Chief Learning Architect and Curriculum Manager: What’s the Difference?
In February, just a few days after I blogged about why corporations need Curriculum Managers, Josh Bersin of Bersin by Deloitte blogged that organizations need Chief Learning Architects to make sense of the spaghetti of courses and systems most enterprises have. Amen to that!
What’s a Chief Learning Architect?
According to Mr. Bersin, A Chief Learning Architect looks like this:
Just like all the other “chiefs” we have (Chief HR Officer, Chief Technology Officer, Chief Engineer,…) the Chief Learning Architect owns the architecture. He or she has to get to know everything that’s out there, and everything that’s in your company too. Their job is to build a roadmap which brings together these tools, platforms, and content into a form that is easy to use, scales, and delivers great experiences.
Part of the Chief Learning Architect’s job, too, is to sort through the courses and give them cohesion:
…most large corporations have somewhat of a “mess” in their corporate learning infrastructure. I’ve been working with three very large global organizations over the last 60 days (brand names) and these companies each have dozens of learning platforms, disparate e-learning content, no integrated assessment, and multiple learning portals. Yes, this is a very complicated problem.
The Chief Learning Architect as Mr. Bersin envisions it, then, seems to be a little bit like a CIO, focused on the technologies and how learners use them. That person would need to determine what software to use to build learning, how to deploy it (via LMS? via Tin Can?), and how to measure it. That’s a big job for one person, but I suspect that Mr. Bersin doesn’t mean for the CLA to operate in a vacuum, but be more of a conductor of an orchestra, with an infrastructure like a CIO has.
So based on this article, if I understand Mr. Bersin’s meaning correctly, I see the Chief Learning Architect having these main responsibilities:
- Determine the technological infrastructure that the learning organization uses.
- Unify the platform and technologies that all of the different learning functions within the lines of business use.
- Streamline the learning assets available and make them easy to locate.
- Lead a small team to vet new tools and work with IT.
- Monitor how well the tools work across the organization, and how the learner experience can be improved.
What’s a Curriculum Manager?
A curriculum manager has charge over all of the assets that a line of business or a subset of the organization creates. For example, let’s say you work for a line of business that creates a certain kind of software, like Human Capital Management software (for example, SuccessFactors). As a new curriculum manager, assuming you are coming into an organization with pre-existing assets as most orgs have these days, your job would be to:
- Detect the learning assets that exist for your line of business.
- Determine which assets are instructionally sound.
- Organize the learning assets by logical categories, and label/tag them by competency and by other possible search terms.
- Analyze the learning audiences you serve to determine their learning needs, to identify the gaps.
- Communicate the curricula you have organized, as prescriptions so learners know what is expected of them and as development paths so learners have a way to reach their professional goals.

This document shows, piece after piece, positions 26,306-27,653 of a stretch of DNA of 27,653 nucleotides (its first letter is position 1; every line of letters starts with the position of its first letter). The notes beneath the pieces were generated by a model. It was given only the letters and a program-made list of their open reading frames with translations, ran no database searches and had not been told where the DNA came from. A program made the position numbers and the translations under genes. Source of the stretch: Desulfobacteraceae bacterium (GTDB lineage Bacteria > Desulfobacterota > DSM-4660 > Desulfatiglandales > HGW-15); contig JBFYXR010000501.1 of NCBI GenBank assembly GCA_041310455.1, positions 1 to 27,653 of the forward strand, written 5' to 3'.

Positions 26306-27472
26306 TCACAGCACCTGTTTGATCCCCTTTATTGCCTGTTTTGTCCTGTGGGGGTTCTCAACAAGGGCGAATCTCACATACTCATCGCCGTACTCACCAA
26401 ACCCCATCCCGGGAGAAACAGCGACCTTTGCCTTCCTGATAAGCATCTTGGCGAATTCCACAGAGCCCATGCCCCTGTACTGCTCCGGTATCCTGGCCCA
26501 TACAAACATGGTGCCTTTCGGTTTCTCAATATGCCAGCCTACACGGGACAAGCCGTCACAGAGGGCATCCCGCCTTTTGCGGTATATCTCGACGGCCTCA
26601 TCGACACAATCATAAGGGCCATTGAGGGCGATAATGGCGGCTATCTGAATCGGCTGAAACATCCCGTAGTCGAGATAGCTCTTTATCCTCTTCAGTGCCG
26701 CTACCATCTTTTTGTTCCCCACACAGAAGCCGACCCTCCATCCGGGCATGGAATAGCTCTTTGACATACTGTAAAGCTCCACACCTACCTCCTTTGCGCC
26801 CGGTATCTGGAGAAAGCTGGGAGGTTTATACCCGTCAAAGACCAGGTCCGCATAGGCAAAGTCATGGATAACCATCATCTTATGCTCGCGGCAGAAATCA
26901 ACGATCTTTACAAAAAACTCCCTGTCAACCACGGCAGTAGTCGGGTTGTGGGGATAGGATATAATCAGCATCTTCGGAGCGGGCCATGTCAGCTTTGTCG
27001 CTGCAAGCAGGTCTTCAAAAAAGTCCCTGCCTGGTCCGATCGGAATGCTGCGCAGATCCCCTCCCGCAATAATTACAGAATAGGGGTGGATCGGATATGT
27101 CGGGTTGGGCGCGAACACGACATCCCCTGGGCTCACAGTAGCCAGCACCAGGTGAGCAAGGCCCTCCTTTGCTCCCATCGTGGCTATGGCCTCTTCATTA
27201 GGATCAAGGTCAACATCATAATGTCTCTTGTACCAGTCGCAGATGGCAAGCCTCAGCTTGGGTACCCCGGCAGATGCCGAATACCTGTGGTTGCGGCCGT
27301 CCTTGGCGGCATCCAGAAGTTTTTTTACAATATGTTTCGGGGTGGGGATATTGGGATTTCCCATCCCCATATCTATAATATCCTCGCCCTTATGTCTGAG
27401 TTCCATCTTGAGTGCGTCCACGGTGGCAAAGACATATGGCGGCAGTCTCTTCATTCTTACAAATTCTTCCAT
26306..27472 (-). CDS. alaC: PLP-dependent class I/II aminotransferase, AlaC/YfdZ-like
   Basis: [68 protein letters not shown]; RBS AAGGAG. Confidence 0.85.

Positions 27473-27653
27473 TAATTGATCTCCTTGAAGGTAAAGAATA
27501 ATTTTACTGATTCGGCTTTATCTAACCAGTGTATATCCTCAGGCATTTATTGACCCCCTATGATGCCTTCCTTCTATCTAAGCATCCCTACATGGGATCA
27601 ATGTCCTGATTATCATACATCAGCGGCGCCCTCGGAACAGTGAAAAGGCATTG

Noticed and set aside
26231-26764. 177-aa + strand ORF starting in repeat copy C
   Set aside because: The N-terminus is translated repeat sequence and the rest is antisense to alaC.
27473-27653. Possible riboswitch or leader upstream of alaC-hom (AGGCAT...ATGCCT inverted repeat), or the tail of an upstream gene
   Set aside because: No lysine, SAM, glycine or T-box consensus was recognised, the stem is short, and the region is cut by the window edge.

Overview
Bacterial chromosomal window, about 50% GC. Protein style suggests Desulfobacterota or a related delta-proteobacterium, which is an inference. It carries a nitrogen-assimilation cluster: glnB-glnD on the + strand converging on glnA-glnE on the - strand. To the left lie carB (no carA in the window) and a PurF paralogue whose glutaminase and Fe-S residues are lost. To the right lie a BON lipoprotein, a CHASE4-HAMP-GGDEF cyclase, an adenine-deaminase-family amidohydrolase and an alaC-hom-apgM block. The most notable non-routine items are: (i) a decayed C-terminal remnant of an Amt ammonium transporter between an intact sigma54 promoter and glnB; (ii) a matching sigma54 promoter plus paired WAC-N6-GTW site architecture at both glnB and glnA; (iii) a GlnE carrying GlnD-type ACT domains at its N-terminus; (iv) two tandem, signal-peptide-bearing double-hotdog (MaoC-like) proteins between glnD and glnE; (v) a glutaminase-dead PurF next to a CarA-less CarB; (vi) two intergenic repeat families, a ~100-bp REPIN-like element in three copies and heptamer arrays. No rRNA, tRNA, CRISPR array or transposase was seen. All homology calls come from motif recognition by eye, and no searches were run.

- Create a build plan for your instructional designers and content developers, to remedy the gap in courses you need but don’t yet have.
- Measure the business impact of your curricula using real business metrics, to determine whether that learning is hitting the mark.
This is a cyclical job, with re-evaluations of the curricula happening over time as the business issues new goals for each fiscal year; as soon as the business issues those, your next job is to start again with analyzing the gaps in your curricula and adjusting your build list accordingly. And business priorities change over the course of the year, too, so that build list will probably change throughout each quarter. Agility is more than a buzzword!
How do the two roles compare?
If you have been around technology to any extent in the past twenty years, you are probably aware of the user experience designer. This guy is responsible for ensuring that website users can find what they are looking for and can do what they set out to do without leaving the site altogether, and therefore the business, out of frustration. The Chief Learning Architect sounds a bit like that, but for learning; and yes, there is a decent need for that within a large enterprise.
If I had to choose one role over the other for the average enterprise’s immediate, most urgent need, I’d have to say current enterprises have more need of the curriculum manager to sort and make sense of the offerings they have, than a user experience CLA to make everything easy to navigate. Put it this way: offerings that are instructionally worthless won’t benefit from a super amazing interface or really cool tools. The interface and the tools would just be lipstick on a pig, in that case.
Between the two roles, there is enough overlap for the curriculum manager to take on the learning architecture, as long as the term “learning architecture” covers not only the tools and the interface, but also the business impact of the assets themselves.
Bersin’s right: something between the CLO and the instructional design team is needed. Curriculum Manager or Chief Learning Architect? Good question!
What do you think? Please comment below!
[…] to Answer: If you do not have a formal learning architecture (build one!), you can take a list of the learning objectives to your role’s subject matter […]